Linux Journal: "High Tech Heretic" & "In the Beginning was the Command Line" [Book Reviews]Jun 25, 2000, 13:28 (3 Talkback[s])
(Other stories by James Paul Holloway)
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"Those with high-tech products to sell, no matter if their vision is cynical or genuine, are able to exercise a tremendous influence over our society. They have convinced us that broken software is to be expected, and a fix will be out soon; that a new computer every few years is necessary; and that children need to use computers practically from infancy. And their influence is not limited to consumer-users. Because of the conventional wisdom that ``high-tech'' is responsible for the current economic boom, they also have a strong influence on political, educational and legal figures, for example, selling the notion that copyright of software is a special legal form requiring special criminal provisions not previously needed, or pushing for the adoption of multimedia-based educational tools of uncertain educational value."
"Two recent examples of computer contrarian books are High Tech Heretic by Clifford Stoll and In the Beginning was the Command Line by Neal Stephenson. These are notable because they were both written by experienced authors who love and are experienced in computing, and whose previous successes in techno-book writing has made them somewhat famous among members of the hacker community. Both authors set out to challenge dominant ideas in our current culture of computing, using dramatic images and emotional rhetoric rather than through a data-driven discussion."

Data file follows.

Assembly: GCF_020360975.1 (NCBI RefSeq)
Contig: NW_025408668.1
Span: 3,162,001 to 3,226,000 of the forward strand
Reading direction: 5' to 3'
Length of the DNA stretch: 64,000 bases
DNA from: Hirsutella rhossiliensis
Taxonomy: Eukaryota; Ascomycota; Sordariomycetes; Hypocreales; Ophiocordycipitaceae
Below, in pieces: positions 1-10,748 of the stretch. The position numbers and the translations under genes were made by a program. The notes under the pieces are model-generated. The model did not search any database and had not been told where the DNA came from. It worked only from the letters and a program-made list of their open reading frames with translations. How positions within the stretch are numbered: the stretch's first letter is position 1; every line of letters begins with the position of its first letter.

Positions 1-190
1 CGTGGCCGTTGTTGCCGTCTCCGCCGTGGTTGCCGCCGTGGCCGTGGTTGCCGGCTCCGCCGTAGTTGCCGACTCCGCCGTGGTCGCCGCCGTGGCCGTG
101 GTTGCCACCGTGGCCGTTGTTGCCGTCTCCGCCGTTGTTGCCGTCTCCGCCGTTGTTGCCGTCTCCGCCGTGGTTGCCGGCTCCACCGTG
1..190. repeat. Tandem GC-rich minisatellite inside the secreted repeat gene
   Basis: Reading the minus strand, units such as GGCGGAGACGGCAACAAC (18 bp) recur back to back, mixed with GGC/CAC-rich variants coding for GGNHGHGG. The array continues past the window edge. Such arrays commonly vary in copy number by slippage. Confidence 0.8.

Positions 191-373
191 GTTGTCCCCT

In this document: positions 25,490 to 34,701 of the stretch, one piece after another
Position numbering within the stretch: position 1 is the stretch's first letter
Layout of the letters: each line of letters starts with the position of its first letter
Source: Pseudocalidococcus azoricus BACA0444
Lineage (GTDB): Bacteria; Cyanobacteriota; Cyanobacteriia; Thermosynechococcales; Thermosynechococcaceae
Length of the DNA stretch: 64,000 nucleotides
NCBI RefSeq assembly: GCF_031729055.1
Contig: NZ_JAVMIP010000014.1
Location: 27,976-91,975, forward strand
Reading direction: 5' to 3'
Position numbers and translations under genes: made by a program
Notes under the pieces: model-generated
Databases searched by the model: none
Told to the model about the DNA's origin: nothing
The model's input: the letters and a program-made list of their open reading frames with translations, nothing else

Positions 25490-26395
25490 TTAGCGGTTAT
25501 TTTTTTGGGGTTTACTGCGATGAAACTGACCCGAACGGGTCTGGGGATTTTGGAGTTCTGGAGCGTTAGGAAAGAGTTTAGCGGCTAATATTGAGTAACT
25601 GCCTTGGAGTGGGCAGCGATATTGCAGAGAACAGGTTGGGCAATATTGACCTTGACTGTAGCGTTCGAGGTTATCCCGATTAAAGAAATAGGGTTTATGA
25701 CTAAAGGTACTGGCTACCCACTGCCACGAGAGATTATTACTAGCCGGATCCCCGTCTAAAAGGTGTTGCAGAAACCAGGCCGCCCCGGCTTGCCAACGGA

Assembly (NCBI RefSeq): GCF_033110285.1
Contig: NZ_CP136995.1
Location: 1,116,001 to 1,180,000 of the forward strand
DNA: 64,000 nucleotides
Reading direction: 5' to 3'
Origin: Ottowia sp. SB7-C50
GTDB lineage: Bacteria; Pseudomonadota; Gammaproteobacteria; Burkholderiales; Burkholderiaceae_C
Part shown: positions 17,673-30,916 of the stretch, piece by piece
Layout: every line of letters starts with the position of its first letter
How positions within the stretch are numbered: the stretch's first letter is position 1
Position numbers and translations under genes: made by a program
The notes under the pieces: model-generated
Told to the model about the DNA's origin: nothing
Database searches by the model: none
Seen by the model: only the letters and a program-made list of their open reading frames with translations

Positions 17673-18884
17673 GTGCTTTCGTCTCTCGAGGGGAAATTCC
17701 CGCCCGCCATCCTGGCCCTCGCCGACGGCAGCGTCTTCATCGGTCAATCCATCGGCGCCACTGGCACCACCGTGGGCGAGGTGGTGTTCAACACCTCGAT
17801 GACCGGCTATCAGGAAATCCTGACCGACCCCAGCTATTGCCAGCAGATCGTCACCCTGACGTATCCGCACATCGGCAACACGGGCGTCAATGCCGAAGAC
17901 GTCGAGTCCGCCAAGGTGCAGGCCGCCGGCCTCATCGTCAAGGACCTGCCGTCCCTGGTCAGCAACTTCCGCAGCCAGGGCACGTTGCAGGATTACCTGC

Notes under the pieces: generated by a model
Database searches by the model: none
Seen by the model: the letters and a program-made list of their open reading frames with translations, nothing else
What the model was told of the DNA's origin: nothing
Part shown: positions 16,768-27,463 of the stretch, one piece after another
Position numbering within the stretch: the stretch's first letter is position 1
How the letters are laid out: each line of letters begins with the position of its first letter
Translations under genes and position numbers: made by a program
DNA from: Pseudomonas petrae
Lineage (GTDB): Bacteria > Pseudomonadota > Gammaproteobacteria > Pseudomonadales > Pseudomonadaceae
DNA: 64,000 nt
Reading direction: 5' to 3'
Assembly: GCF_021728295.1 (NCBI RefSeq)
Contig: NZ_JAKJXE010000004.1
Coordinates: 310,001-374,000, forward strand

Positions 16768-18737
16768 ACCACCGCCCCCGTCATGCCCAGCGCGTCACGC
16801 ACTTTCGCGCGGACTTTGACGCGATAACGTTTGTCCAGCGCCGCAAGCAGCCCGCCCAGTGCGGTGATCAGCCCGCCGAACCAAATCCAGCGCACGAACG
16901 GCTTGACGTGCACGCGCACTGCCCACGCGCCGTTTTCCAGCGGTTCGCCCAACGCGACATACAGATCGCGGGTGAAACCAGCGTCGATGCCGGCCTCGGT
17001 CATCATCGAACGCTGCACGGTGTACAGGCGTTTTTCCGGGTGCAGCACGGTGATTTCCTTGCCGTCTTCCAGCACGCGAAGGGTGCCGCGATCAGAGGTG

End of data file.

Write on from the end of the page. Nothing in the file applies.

"Both High Tech Heretic by Clifford Stoll and In the Beginning was the Command Line by Neal Stephenson are interesting and fun to read. On the whole, Stoll seems to have a better grasp of his own goal in writing his book, while Stephenson simply seems determined to impress us with his thoughts. Neither of these books is a carefully argued essay--two more-honed examples might be The Trouble with Computers by Thomas K. Landauer and Failure to Connect by Jane Healy--but High Tech Heretic and In the Beginning... are more likely to be widely read and discussed. I hope these will not be the last books to question the directions of mainstream computing. Creative people will surely propose revolutionary ideas on reorganizing our modes of education and work, and some of these ideas will require excellent computer technology to support them. The real challenge is preventing the support technology itself from becoming the goal."
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